Browser wrote:I keep getting an apparently fraudulent email from "UPS Support" with the subject title "UPS shipment status ID#12584". GMail puts it into the spam folder, and I have no knowledge of any actual UPS shipment to me. This seems like it would be a tempting and effective spam (or worse) email that most people would open to read. I'd like to do the same, but don't want to take the chance of acquiring a virus. Is there any way to "quarantine" this thing to be able to open and inspect it?
I get these as well, they, along with the messages from some nice lady named Julia who is only trying to be super friendly, all go to the spam folder for quick deletion :D
I get these too. Julia must be very busy. I also get a notice that "a background check was ran on you ..."
I always wanted to be a procrastinator.
BHawks87
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Re: UPS shipment notice scam

Post by BHawks87 »

As long as you don't click any links or install/download anything or send them your credit card info I believe you should be safe.

I like to check my spam folder every once in awhile to see what's in there. In fact I won't have to work anymore in a few months because of it. It turns out a Nigerian Prince has contacted me and needs my help. He is going to reward me with millions of dollars for it. How about that!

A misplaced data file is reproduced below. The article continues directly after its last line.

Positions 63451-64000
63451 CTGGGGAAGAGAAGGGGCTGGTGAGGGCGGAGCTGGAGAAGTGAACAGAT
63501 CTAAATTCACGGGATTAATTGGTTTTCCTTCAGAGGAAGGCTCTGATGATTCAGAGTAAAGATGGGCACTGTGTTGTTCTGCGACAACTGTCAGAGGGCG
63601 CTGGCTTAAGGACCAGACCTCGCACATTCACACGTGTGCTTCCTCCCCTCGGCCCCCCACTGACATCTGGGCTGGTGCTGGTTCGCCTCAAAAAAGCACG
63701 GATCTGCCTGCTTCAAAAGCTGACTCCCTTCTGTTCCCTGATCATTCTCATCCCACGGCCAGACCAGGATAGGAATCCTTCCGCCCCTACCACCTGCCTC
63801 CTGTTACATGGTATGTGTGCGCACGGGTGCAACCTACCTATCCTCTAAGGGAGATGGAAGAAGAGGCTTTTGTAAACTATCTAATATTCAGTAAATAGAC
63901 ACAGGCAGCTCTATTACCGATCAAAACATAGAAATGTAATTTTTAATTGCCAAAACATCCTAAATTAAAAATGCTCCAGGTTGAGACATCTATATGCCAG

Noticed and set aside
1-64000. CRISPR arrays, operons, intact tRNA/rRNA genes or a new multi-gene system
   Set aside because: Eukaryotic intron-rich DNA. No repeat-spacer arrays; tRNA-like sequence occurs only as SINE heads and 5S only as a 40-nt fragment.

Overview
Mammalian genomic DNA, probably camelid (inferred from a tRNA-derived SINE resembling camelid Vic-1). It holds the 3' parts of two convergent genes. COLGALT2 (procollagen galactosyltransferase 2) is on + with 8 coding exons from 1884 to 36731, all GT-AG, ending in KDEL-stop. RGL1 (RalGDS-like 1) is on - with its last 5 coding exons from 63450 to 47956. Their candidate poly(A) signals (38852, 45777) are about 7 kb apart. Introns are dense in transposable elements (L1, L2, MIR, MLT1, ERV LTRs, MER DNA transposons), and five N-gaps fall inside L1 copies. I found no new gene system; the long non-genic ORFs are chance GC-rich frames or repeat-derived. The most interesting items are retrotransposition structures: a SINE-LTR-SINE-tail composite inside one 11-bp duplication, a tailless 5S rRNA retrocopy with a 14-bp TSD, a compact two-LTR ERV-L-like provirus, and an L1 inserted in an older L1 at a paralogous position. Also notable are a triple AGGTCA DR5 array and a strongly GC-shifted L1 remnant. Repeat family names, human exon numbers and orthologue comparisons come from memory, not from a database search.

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nisiprius
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Re: UPS shipment notice scam

Post by nisiprius »

There are no absolutes. In the past, in a more innocent age, in order to help merchants automate stuff, it was pretty common for email clients to a) automatically open emails for you, b) to automatically render any HTML the emails contained, c) including Javascript. It's an arms race. Far too many things, like PDFs, that ought to be passive visual views, have been gussied up to include the possibility of executable code, usually in support of e-commerce.

One would like to believe that you can't be infected unless you click on a link. It's an arms race. It will by-and-large be true, until then some clever virus writer figures out a way to exploit some quirk that makes your email reader execute code. Then it's not true any more. Then the email client writers figure it out and block that exploit and it's true again... for a while.

Yes, it is probably safer to read email through a web-based client, e.g. at gmail.

I do peek at emails. Sometimes I hover over a link to verify my suspicion, that the link goes to some weird URL and not to where I'd have expected. (Shrug) But neither of these practices is safe.